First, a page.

Since then there have been a small handful of releases increasing each year, including Hakuoki: Demon of the Fleeting Blossom for the PSP and 3DS.
The genre has many style elements in common with shōjo and josei manga,, and sometimes there are Boys' Love elements in otome games, but the two genres are usually kept separate.
Some popular games have also been adapted to anime, OVAs, or series, such as Angelique, Diabolik Lovers and Uta no Prince-sama.
Welcome to Otome, visual dating games made with women in mind.
Mc Kenzie & Co (1995) from American Laser Games and Girl's Club (1992) from Philips Interactive were simulation games for girls developed and released in the US in the past.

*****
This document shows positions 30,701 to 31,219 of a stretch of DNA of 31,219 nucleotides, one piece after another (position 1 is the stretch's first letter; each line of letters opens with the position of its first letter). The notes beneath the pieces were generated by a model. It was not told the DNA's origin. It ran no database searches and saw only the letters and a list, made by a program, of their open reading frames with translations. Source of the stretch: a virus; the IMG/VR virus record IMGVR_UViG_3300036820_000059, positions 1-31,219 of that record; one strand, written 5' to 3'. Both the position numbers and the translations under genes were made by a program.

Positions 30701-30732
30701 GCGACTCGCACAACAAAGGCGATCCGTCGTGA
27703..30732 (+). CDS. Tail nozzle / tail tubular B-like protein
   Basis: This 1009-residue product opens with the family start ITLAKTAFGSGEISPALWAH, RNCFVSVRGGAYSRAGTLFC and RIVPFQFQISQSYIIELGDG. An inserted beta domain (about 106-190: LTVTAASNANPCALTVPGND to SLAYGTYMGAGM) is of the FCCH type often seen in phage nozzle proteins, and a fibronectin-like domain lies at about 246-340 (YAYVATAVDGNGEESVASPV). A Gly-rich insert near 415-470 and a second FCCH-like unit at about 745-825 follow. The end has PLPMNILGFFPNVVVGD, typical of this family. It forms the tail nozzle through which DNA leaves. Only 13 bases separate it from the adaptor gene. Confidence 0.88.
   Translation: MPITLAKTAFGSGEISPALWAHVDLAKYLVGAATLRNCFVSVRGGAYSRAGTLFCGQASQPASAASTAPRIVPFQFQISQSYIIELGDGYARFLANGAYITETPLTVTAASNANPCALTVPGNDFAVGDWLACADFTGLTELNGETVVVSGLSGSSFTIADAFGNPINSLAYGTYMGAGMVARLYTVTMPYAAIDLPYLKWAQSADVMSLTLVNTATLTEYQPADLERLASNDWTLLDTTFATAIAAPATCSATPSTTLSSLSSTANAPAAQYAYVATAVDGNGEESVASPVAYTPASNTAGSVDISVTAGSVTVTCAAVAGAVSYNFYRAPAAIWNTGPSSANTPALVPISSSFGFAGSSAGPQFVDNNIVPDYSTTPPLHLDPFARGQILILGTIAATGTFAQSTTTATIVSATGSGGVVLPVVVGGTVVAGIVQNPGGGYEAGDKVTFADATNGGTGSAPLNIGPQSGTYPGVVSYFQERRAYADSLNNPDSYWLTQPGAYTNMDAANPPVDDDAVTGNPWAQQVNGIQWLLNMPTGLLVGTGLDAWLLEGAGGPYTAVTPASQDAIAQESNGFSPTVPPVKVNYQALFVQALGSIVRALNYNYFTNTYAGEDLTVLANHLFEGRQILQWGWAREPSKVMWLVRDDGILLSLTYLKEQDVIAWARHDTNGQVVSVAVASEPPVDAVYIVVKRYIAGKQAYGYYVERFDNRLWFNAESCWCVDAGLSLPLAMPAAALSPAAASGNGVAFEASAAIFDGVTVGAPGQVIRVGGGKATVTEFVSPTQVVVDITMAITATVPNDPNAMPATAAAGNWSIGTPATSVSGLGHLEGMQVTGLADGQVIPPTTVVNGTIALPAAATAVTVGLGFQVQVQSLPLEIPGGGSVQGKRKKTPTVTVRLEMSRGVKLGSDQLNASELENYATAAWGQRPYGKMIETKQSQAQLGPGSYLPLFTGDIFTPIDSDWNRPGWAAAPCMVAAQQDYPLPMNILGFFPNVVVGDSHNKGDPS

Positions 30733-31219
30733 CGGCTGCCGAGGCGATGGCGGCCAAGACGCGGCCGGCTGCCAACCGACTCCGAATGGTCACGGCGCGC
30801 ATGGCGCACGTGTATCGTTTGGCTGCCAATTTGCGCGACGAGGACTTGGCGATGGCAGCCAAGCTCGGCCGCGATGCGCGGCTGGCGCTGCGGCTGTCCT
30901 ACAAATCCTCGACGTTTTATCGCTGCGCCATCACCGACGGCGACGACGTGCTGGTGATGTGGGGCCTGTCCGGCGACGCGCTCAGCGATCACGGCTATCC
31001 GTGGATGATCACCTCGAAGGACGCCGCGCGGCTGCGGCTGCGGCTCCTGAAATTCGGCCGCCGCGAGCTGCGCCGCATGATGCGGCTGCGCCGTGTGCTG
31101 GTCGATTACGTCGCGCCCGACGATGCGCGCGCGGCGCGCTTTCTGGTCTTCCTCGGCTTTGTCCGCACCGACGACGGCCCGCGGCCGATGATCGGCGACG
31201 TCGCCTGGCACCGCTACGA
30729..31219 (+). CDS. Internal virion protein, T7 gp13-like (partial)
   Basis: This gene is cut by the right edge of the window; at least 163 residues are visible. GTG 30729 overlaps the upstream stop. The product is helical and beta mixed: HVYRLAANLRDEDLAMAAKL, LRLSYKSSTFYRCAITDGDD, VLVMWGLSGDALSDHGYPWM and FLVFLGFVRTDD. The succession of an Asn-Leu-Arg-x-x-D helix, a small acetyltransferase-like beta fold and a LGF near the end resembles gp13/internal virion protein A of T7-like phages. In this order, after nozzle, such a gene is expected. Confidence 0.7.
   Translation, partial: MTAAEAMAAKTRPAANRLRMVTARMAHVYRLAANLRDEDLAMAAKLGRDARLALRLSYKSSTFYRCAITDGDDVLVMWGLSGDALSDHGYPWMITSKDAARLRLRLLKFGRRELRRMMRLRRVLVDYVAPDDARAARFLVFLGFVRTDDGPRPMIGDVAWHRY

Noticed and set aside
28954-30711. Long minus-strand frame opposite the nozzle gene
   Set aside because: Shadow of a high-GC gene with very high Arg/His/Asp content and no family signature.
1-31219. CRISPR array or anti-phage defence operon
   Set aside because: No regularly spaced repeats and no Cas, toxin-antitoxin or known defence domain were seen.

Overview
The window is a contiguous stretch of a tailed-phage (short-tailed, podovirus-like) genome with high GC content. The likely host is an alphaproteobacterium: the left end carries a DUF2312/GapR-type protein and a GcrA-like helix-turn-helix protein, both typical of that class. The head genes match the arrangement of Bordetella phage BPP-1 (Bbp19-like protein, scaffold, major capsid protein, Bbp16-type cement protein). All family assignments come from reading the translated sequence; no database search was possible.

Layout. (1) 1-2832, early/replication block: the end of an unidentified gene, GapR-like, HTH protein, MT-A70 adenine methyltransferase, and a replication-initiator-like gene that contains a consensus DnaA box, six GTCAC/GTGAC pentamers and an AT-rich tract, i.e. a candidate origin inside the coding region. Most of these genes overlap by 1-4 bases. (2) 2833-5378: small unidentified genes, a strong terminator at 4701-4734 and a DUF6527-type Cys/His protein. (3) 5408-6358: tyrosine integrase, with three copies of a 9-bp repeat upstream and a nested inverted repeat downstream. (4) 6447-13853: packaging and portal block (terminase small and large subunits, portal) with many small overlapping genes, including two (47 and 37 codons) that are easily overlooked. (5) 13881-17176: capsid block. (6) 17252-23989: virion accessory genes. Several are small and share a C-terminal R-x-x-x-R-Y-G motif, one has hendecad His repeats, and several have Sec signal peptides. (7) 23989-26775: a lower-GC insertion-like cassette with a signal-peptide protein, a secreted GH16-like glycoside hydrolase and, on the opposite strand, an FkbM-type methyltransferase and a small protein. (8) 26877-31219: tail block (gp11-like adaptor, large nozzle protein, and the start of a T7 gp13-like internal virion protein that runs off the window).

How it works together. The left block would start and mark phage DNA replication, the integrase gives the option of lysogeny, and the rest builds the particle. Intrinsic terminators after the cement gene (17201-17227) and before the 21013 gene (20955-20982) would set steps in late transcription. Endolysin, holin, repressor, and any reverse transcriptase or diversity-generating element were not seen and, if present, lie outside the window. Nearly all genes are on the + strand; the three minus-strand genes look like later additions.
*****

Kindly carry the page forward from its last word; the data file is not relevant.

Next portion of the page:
The first Japanese otome game to be officially translated and sold in English was the visual novel Yo-Jin-Bo in 2006 for the PC.
It's also common to find doujinshi featuring popular characters from otome games.
One feature that has become common in otome games is "full voice" , which is to have voice acting throughout the entire game.
The love interests are often voiced by well-known voice actors.
In 2006, Famitsu's listings for the Top 20 selling love games included seven otome games.
Early games borrowed heavily from the iconography and story conventions of "retro shoujo manga", "the archetypical girly heroines, the emphasis on pure, sexless, tranquil romance and on a peaceful, stable setting", but as the category expanded, other narrative and gameplay elements were introduced, including action/adventure, combat and plots in which "the heroine can ‘save the world’ and ‘get the guy’ at the same time".